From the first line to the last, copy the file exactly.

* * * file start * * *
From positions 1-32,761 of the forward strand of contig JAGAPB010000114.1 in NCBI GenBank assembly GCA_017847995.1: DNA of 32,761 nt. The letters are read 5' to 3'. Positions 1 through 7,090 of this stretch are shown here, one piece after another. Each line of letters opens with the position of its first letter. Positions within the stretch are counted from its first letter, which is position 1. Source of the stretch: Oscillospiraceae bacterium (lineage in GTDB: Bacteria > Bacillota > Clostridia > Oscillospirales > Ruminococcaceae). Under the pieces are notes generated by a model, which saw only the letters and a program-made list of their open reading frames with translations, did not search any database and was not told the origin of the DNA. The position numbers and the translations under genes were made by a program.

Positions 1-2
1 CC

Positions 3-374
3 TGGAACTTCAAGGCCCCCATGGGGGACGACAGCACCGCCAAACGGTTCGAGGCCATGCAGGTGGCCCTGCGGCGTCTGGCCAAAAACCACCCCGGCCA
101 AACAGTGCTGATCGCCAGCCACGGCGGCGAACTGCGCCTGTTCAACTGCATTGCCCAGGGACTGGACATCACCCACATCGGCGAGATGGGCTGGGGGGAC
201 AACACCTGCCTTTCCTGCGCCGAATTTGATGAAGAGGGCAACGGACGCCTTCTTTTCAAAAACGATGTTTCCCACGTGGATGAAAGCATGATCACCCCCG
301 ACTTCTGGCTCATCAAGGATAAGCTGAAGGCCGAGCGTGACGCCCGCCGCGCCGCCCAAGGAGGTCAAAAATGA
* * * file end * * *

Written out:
From positions 1-32,761 of the forward strand of contig JAGAPB010000114.1 in NCBI GenBank assembly GCA_017847995.1: DNA of 32,761 nt. The letters are read 5' to 3'. Positions 1 through 7,090 of this stretch are shown here, one piece after another. Each line of letters opens with the position of its first letter. Positions within the stretch are counted from its first letter, which is position 1. Source of the stretch: Oscillospiraceae bacterium (lineage in GTDB: Bacteria > Bacillota > Clostridia > Oscillospirales > Ruminococcaceae). Under the pieces are notes generated by a model, which saw only the letters and a program-made list of their open reading frames with translations, did not search any database and was not told the origin of the DNA. The position numbers and the translations under genes were made by a program.

Positions 1-2
1 CC

Positions 3-374
3 TGGAACTTCAAGGCCCCCATGGGGGACGACAGCACCGCCAAACGGTTCGAGGCCATGCAGGTGGCCCTGCGGCGTCTGGCCAAAAACCACCCCGGCCA
101 AACAGTGCTGATCGCCAGCCACGGCGGCGAACTGCGCCTGTTCAACTGCATTGCCCAGGGACTGGACATCACCCACATCGGCGAGATGGGCTGGGGGGAC
201 AACACCTGCCTTTCCTGCGCCGAATTTGATGAAGAGGGCAACGGACGCCTTCTTTTCAAAAACGATGTTTCCCACGTGGATGAAAGCATGATCACCCCCG
301 ACTTCTGGCTCATCAAGGATAAGCTGAAGGCCGAGCGTGACGCCCGCCGCGCCGCCCAAGGAGGTCAAAAATGA